TV Tweaks - Part Two: Behind the Numbers

Compared with the "in the lab" box for one of our test reports on, say, an A/V receiver, the lab data for a TV review may seem skimpy. While there aren't a lot of numbers, the ones we do generate can give you a pretty good idea of what to expect from the set - particularly its color reproduction, which is arguably the most important aspect of a TV's performance.

Why is accurate color reproduction important? First, you have to understand that all the colors we see (not just onscreen!) are combinations of the red, green, and blue primary colors (see "The CIE Chromaticity Diagram"). That includes black and white - white is an equal mix of the three primaries, and all shades of gray are simply white at different values of brightness. What all this means is that the images you see on TV, just like those in real life, consist of the primary colors in different combinations, brightness values, and intensities. If the combinations aren't accurate, the images won't look natural.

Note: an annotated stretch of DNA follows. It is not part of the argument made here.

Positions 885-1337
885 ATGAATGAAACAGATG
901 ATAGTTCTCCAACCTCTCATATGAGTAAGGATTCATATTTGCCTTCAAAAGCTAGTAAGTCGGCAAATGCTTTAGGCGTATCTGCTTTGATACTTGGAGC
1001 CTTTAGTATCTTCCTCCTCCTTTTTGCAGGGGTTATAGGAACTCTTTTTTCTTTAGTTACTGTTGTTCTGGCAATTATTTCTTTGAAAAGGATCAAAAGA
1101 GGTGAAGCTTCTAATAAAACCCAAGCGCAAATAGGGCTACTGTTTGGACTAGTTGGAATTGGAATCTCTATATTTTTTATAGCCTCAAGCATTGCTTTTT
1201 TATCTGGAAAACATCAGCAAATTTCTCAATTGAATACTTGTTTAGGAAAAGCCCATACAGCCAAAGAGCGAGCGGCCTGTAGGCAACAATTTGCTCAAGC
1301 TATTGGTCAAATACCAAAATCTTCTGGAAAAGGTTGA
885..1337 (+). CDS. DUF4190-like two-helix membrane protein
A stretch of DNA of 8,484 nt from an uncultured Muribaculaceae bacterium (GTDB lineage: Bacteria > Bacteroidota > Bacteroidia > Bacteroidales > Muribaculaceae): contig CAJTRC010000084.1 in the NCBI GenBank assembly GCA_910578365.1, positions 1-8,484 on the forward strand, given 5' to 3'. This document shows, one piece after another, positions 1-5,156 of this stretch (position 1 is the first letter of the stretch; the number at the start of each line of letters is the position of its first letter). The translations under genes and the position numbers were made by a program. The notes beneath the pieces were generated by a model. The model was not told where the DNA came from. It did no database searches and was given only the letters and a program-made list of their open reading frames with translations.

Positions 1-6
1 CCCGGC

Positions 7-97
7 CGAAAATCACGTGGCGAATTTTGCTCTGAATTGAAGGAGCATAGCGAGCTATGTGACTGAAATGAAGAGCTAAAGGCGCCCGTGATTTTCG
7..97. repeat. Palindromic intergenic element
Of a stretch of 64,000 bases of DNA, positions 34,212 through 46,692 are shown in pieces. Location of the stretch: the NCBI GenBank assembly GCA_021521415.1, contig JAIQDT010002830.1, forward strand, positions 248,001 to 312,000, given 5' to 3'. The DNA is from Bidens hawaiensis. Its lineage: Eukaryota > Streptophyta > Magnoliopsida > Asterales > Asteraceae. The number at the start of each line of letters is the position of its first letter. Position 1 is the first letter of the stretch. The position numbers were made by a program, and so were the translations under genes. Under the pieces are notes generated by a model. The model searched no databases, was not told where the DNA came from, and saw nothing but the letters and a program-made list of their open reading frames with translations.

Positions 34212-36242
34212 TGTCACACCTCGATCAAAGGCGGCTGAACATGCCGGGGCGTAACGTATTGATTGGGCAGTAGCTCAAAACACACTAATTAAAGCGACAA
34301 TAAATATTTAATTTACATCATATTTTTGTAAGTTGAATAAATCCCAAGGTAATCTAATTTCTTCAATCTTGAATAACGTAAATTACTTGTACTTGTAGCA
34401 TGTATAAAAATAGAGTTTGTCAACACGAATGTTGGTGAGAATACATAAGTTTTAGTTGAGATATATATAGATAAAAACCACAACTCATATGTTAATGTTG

For a video display to reproduce colors accurately, you need to calibrate it to accurately reproduce white. Ideally, you want your TV's picture to look the same as those on the professional monitors used in postproduction facilities where films get transferred to video. Pro monitors are calibrated to display grayscale values - the luminance range from black to peak white (see "Test Pattern") - as close as possible to the NTSC standard for white, which is based on the color of sunlight on a summer day in the northern hemisphere. Exact definition of that standard gets fairly complicated (again, see the chromaticity diagram), but for all practical video purposes it is equivalent to a "color temperature" of 6,500 K, or kelvins.

Unfortunately, the grayscale on most TVs is factory set for a color temperature well above 6,500 K - usually somewhere in the range of 8,000 to 10,000 K, which lends images an unnaturally bluish cast. When the "color" of white on a video display is wrong, it means the primary colors that make it up are being distorted, so all of the resulting images will not only look unnatural or exaggerated but also very different from those approved by a movie's director during the video transfer session.

In The Lab


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